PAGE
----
Advocacy Week Asks: End Racial Profiling Act of 2011 and DOJ Guidance

During the National End Racial Profiling Advocacy Week, April 16-20, 2012, we will urge Congress to take decisive action by co-sponsoring the End Racial Profiling Act of 2011 and by putting pressure on the Department of Justice to reform its 2003 Guidance Regarding the Use of Race and Ethnicity by Federal Law Enforcement Agencies. For details on how to discuss these issues during a legislative meeting, please see the 2013 Advocacy Toolkit.

Pass the End Racial Profiling Act of 2011

The End Racial Profiling Act of 2011 (ERPA) is federal legislation that would ban racial profiling across the United States. ERPA was introduced in the House by Representative John Conyers (D-MI) and in the Senate by Senator Ben Cardin (D-MD) in 2011. 

ERPA takes these steps to ban racial profiling:

  • Makes it unlawful for federal, state, local, or Indian tribal law enforcement to profile based on race, religion, ethnicity or national origin;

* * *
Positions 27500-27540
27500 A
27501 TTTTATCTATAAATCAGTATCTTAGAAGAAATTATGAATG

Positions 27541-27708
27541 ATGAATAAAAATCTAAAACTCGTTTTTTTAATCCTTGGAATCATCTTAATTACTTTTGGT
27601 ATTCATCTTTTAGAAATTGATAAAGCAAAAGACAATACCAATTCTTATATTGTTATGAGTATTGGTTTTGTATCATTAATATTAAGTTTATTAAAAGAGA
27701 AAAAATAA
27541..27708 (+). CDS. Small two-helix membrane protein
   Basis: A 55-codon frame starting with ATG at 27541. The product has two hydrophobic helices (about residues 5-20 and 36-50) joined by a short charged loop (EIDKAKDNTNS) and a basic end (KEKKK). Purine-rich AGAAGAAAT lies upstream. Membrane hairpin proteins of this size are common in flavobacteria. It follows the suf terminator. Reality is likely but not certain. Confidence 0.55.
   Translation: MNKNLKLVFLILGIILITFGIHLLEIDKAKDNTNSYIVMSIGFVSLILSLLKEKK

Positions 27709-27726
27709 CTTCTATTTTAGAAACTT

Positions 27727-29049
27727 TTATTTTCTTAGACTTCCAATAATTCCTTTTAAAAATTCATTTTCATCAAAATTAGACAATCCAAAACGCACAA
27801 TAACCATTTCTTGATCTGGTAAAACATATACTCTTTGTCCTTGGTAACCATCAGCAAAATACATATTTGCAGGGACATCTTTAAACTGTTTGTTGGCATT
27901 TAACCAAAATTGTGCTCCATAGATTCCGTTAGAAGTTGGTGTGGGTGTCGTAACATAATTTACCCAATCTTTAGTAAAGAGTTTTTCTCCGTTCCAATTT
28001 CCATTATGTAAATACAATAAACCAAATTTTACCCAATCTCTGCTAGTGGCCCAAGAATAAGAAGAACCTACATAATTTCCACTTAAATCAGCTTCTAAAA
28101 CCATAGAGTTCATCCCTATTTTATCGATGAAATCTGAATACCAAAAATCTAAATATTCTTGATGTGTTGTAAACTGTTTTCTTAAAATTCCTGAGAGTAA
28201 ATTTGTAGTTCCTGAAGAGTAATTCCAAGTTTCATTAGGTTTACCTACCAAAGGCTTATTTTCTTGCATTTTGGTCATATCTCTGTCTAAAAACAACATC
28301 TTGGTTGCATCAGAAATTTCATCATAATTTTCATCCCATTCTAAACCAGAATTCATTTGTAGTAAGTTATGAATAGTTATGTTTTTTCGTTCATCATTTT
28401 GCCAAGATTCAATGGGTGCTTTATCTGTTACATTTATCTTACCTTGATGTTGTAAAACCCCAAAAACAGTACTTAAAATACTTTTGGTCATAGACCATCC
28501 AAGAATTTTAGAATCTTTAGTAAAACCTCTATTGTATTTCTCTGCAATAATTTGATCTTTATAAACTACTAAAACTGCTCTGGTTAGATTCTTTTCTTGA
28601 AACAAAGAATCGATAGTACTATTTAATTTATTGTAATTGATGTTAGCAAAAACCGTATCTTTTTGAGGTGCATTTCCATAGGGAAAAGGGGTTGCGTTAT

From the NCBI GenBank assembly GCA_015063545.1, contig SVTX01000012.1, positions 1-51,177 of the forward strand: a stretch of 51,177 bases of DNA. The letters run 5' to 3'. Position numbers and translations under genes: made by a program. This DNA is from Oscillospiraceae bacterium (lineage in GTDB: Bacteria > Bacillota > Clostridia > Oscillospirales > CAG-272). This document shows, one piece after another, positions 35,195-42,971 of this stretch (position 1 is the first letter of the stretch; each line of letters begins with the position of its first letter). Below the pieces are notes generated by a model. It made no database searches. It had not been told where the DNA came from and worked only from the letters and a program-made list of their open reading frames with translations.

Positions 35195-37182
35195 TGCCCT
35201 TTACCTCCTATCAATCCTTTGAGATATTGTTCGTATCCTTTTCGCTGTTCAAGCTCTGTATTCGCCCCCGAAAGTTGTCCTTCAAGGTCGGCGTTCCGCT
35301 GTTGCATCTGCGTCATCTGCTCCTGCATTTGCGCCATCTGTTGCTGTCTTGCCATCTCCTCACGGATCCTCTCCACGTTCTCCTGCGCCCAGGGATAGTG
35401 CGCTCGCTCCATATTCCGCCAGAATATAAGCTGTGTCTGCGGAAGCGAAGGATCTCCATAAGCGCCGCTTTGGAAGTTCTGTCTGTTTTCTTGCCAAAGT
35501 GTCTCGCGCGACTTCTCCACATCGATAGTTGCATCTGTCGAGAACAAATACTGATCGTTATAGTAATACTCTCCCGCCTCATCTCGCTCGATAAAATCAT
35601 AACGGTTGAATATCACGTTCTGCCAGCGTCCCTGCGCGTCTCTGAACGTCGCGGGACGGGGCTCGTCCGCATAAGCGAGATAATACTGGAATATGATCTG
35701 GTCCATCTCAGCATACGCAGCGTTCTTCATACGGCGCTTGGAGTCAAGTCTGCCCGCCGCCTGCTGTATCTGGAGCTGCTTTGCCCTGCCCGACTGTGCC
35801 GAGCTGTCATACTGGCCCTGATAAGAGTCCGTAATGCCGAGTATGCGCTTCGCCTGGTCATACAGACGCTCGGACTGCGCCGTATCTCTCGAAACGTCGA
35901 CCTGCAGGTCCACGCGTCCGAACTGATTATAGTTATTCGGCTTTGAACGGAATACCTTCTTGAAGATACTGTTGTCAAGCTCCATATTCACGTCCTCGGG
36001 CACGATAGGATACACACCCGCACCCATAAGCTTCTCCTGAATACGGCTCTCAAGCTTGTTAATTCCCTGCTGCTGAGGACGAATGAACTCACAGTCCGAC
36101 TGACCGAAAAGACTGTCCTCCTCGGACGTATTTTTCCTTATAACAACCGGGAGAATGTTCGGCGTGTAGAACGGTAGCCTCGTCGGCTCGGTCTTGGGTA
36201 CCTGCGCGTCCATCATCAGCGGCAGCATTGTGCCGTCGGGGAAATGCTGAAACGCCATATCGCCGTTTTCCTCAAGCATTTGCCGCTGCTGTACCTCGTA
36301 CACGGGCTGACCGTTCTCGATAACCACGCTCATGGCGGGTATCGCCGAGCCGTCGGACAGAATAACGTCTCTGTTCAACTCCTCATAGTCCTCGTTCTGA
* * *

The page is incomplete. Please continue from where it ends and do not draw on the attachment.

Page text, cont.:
• Creates a private right of action for victims of profiling, which would allow individuals who believe they have been subject to racial profiling to sue the agent or agency they believe to have violated ERPA;
  • Allows the U.S. Attorney General to withhold grants from state law enforcement agencies that are not complying with ERPA;
  • Requires training on racial profiling for law enforcement agents;
  • Requires data collection and monitoring mechanisms such as complaint processes; and
  • For the first time, ERPA prohibits racial profiling in the context of law enforcement surveillance activities.
 
Resources on ERPA:

 

Revise the 2003 Guidance Regarding the Use of Race and Ethnicity by Federal Law Enforcement Agencies

Members of Congress must urge the Department of Justice to strengthen its Guidance on racial profiling. Currently, the 2003 DOJ Guidance contains a number of loopholes that undermine its stated purpose of eliminating racial profiling by law enforcement. The Guidance should be revised in the following ways:

  • Include a ban on profiling based on national origin or religion; 
  • Eliminate loopholes that current allow for racial profiling in the name of national security and border security;
  • Expand the ban on racial profiling to cover law enforcement surveillance activites;
  • Include enforceable standards and accountability mechanisms;
  • Apply to state and local law enforcement agencies working in cooperation with federal agencies or receiving federal funds.

Resources on the DOJ Guidance:

 

ADVOCACY WEEK   l  WAYS TO PARTICIPATE  l  TOOLKIT

 

Sponsored by:

Co-sponsored by: the Bill of Rights Defense Committee, Muslim Advocates and South Asian Americans Leading Together.